A bear in Wildwood appears to be smarter than the average bear, and has figured out how to open car doors.
Powell River conservation officer Andrew Anaka said he is aware of a bear that has been inside vehicles. He said he has received a number of calls regarding a bruin in the Wildwood neighbourhood that has been opening up vehicle doors.
“I’ve had nobody mention anything about damage,” said Anaka. “The first complaint I received, the bear got in and got a bag of corn chips. That was his reward.
“After that, people haven’t had anything that would interest a bear other than a drop of double-double coffee in a used coffee cup or a package of gum. He might just very well be opening car doors because he got rewarded once or twice and got it figured out.”
The good news is that the only damage has been a few footprints and some slobber.
“That’s about the extent of it so far,” said Anaka.
He said as a result of the complaints, a trap was set for a brief period of time before Anaka had to leave town for an assignment. The bear was not captured.
“There’s lots and lots of bears in Wildwood so I wouldn’t even know if I got the right bear,” said Anaka. “He has shown no aggression towards people and has done no property damage, so in fact, I’m not even sure it meets our criteria for being removed from the population.”
There have been reports of as many as five bears in the Wildwood area, according to the conservation officer.
“I know there’s at least five because a gentleman reported five bears in his yard at one time,” said Anaka.
He said the best advice is to not have anything left in vehicles and to ensure car doors are locked.
“Don’t leave so much as a stick of chewing gum or a used coffee cup in your vehicle, and lock it up,” said Anaka.
He said the bear’s behaviour is unusual but not unheard of. He said he hears about bears entering vehicles every year in other zones of the province.
None of the complaints Anaka has received this year have involved aggression.
“These are just bears doing bear stuff amongst people that they really should not be doing,” said Anaka. “They’ve been conditioned already to look for food among people. We have to be cautious with our vehicles, not leaving food. As well, a number of the complaints have been associated with garbage, so we have to make sure our garbage isn’t stored outside.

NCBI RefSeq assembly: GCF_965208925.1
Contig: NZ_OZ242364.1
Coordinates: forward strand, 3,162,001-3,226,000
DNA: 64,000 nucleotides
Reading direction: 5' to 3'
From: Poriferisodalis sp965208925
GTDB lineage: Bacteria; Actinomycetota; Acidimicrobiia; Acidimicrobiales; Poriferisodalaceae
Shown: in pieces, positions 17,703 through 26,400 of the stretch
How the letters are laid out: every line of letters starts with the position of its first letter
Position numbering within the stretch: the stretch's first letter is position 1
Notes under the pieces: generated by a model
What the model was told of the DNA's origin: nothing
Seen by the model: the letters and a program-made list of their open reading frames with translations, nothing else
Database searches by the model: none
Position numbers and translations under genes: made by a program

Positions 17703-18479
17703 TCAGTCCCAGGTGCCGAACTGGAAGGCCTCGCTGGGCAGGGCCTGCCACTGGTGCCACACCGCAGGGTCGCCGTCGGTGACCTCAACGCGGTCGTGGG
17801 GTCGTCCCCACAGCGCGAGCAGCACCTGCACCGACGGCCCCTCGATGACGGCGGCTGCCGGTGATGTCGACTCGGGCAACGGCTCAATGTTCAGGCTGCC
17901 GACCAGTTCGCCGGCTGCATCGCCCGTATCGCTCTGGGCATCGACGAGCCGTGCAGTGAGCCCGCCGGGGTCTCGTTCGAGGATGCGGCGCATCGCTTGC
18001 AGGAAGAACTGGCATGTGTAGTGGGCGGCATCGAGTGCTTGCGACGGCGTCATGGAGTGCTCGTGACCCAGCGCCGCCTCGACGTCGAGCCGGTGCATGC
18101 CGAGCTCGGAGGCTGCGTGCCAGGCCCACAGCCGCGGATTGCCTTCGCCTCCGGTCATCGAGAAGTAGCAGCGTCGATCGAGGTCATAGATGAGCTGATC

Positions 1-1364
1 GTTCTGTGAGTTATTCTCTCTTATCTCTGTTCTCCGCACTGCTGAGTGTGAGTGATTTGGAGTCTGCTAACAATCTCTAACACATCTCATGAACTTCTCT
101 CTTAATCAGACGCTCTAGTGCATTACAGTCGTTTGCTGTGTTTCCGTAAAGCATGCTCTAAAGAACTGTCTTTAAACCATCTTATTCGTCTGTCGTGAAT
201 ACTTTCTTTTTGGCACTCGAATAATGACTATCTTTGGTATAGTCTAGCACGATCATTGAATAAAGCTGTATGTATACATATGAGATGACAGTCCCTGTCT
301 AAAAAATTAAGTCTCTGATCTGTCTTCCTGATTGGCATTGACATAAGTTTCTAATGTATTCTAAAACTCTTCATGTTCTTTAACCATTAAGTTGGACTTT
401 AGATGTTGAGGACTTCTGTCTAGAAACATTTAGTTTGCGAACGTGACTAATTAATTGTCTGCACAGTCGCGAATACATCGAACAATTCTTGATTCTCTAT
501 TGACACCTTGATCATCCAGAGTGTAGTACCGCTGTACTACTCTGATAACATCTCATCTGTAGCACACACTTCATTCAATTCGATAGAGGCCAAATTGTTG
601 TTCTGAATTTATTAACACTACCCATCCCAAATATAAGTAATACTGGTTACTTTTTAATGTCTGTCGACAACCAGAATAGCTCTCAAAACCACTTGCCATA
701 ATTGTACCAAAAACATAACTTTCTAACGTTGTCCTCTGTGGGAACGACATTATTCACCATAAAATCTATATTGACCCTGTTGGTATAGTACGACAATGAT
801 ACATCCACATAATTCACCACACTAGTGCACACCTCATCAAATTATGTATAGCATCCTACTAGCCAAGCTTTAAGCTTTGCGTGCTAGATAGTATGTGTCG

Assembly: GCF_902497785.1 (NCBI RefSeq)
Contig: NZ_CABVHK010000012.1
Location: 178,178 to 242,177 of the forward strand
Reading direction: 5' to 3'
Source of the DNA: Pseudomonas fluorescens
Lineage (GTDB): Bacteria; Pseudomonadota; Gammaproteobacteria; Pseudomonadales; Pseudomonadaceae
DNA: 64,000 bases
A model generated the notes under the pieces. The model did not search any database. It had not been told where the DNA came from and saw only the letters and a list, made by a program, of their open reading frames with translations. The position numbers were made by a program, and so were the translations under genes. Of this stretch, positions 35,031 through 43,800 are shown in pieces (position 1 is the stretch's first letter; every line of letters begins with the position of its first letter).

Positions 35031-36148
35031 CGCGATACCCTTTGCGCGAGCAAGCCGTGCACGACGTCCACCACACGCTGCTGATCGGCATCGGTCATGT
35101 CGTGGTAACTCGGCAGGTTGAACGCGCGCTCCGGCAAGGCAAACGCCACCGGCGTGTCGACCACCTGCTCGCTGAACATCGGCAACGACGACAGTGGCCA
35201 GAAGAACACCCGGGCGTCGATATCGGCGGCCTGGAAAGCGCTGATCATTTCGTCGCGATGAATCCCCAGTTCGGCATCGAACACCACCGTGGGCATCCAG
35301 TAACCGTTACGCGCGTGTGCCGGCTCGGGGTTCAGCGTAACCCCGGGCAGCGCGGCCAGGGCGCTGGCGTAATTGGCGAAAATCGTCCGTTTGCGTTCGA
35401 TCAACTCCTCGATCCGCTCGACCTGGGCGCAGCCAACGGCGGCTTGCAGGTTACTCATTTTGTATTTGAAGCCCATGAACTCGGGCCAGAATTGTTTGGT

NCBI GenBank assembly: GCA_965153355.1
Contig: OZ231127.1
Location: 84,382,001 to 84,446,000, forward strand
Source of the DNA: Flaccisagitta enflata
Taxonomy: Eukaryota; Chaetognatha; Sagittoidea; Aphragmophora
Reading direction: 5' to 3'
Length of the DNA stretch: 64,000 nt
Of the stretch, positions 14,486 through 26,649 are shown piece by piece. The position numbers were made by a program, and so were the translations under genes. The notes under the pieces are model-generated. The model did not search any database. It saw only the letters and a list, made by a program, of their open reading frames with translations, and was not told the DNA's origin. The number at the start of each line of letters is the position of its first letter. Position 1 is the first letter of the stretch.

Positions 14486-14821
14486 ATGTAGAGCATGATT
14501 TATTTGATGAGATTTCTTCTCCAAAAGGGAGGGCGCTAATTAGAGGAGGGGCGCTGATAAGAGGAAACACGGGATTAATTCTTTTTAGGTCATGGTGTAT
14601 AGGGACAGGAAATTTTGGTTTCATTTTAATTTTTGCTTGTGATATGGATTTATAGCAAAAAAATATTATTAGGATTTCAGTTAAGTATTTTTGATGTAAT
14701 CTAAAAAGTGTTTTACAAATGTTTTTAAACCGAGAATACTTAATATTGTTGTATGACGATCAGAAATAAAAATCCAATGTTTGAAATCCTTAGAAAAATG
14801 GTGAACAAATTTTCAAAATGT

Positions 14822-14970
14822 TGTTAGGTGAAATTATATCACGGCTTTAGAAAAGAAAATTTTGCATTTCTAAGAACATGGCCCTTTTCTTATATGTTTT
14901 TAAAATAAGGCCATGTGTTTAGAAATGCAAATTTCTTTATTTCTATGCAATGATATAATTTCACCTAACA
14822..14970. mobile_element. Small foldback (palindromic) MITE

“I’ve had a couple of calls in Wildwood, as well, where bears have opened freezers outside. Again, freezers shouldn’t be left outdoors. It’s just a lunch bucket for a bear. There’s not enough metal to keep a bear out.”
Anaka reminded residents that if there are incidents, they can phone the Report All Poachers and Polluters number, which is 877.952.7277, and report wildlife-human interaction where public safety may be at risk. If it is of an immediate nature they can contact the RCMP.
Bill Bird, president of Wildwood Ratepayers Association, said his concern is not so much the bears, but the people. He said how they look after their garbage is the biggest issue.
“Leaving garbage, or food, or scraps of paper that smell like food in cars is a problem,” said Bird. “There have been more than half a dozen cars broken into. This bear knows how to open doors. He’s not even breaking in.”
Bird said that through the Wildwood ratepayers, there is an email list and the organization has sent out a notice to members urging them to keep their car doors locked and to tell friends and neighbours the same thing.
Bird said a friend of his on Nass Street has a neighbour with a van. The bear opened the van’s sliding door, crawled in the van and went to sleep.
“The guy got up in the morning and saw the door was open on his van,” said Bird. “He went out to check it and there was a bear, so he opened the back door and let him out.”
Another neighbour had the bear inside his car, and while there was nothing for the bear to take, it left a bunch of muddy footprints.
Bird said residents need to be responsible, not only with their cars, but in leaving their garbage out for pickup. He said people should not leave bags curbside, but instead, should leave bags in a garbage can.
“It can sit there four or five hours before the [city] comes by and it’s not just the bears getting into it,” said Bird. “There’s ravens and crows and dogs that can get into it and it makes a real mess. It makes our whole area look trashy.
“If we don’t have any food for the bears to eat, they are not going to hang around.”